Diffuse large B-cell lymphoma (DLBCL) is the commonest form of lymphoid malignancy, with a prevalence of about 40% worldwide. Its classification encompasses a common form, also termed as "not otherwise specified" (NOS), and a series of variants, which are rare and at least in part related to viral agents. Over the last two decades, DLBCL-NOS, which accounts for more than 80% of the neoplasms included in the DLBCL chapter, has been the object of an increasing number of molecular studies which have led to the identification of prognostic/predictive factors that are increasingly entering daily practice. In this review, the main achievements obtained by gene expression profiling (with respect to both neoplastic cells and the microenvironment) and next-generation sequencing will be discussed and compared. Only the amalgamation of molecular attributes will lead to the achievement of the long-term goal of using tailored therapies and possibly chemotherapy-free protocols capable of curing most (if not all) patients with minimal or no toxic effects.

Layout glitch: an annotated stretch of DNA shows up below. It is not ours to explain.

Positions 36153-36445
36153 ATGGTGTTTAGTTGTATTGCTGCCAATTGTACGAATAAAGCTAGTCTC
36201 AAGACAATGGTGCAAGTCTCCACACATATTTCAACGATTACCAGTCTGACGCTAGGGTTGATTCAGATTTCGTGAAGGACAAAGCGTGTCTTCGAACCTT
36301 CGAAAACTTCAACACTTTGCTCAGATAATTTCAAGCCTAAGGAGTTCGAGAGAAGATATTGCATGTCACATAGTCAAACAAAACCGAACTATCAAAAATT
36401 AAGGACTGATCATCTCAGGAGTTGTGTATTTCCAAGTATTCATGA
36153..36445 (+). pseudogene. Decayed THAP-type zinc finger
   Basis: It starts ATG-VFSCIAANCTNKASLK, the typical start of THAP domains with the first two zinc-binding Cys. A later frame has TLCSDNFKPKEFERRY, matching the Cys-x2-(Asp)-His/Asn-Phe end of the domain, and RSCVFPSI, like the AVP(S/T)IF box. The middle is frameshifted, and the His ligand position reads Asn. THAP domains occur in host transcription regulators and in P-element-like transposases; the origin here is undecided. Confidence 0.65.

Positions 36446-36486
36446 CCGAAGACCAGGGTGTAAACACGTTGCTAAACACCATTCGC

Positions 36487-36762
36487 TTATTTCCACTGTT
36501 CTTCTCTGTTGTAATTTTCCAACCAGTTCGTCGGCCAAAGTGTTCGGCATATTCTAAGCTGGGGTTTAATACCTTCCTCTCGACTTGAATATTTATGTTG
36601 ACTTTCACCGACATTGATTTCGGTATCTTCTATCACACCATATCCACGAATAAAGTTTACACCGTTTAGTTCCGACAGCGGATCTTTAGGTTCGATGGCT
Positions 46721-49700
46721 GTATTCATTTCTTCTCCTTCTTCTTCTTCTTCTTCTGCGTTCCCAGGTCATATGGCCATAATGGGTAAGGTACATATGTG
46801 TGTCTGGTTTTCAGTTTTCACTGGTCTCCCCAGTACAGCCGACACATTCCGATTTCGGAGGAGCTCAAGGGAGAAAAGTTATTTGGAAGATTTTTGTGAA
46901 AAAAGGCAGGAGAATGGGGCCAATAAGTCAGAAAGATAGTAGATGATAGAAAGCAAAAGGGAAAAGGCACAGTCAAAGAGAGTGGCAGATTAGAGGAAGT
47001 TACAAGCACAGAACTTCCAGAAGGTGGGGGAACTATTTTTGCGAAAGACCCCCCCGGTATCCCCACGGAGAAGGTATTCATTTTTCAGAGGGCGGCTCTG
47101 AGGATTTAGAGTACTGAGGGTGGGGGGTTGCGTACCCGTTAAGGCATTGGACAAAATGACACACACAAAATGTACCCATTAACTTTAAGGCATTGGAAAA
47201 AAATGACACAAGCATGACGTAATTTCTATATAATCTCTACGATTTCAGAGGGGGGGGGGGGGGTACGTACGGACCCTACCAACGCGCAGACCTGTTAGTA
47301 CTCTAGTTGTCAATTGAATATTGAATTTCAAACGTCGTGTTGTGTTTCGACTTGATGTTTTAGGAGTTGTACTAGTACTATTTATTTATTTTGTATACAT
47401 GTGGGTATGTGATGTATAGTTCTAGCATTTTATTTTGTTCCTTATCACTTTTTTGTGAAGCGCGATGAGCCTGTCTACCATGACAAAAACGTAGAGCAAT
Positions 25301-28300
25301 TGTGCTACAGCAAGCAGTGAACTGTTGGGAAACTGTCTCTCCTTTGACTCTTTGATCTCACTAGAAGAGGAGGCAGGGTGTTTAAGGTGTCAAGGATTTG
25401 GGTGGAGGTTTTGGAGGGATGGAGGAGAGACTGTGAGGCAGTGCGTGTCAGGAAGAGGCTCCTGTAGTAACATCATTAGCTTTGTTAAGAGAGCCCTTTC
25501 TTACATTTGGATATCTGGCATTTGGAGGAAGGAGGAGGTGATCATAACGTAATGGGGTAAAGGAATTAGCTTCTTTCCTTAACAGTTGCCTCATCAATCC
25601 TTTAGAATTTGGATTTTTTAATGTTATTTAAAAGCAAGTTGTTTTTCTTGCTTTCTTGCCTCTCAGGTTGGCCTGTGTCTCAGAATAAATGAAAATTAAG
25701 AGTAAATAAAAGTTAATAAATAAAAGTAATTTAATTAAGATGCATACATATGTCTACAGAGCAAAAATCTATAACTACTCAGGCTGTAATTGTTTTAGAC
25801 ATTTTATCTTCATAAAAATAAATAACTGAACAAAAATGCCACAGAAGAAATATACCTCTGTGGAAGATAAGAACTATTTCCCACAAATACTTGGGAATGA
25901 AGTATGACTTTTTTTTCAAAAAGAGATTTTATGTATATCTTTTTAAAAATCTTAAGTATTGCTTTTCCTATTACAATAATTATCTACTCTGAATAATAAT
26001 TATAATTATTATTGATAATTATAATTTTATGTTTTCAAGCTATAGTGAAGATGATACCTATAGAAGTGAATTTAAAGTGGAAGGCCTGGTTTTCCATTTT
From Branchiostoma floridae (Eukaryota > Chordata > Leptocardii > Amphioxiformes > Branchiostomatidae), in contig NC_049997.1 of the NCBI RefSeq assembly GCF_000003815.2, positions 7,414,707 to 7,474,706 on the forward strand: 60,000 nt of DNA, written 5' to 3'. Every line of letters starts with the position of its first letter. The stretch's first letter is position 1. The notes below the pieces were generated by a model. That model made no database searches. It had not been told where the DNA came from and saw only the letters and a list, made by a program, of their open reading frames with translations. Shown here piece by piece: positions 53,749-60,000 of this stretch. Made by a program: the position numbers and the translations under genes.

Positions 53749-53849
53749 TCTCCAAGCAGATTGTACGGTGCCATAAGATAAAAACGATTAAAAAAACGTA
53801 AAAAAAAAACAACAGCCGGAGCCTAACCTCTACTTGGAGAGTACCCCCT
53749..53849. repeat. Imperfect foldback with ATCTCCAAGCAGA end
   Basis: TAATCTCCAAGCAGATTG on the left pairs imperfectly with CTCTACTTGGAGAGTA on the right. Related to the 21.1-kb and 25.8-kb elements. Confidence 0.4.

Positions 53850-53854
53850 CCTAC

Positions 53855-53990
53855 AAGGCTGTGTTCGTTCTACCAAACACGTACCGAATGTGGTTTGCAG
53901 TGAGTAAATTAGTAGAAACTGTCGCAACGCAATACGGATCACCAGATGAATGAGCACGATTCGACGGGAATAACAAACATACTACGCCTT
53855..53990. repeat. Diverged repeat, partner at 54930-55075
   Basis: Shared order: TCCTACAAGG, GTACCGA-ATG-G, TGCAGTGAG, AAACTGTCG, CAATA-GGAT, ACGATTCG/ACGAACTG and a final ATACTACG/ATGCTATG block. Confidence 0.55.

Keywords: classification; diagnosis; diffuse large B-cell lymphoma; gene expression profiling; next-generation sequencing; prognosis; therapy.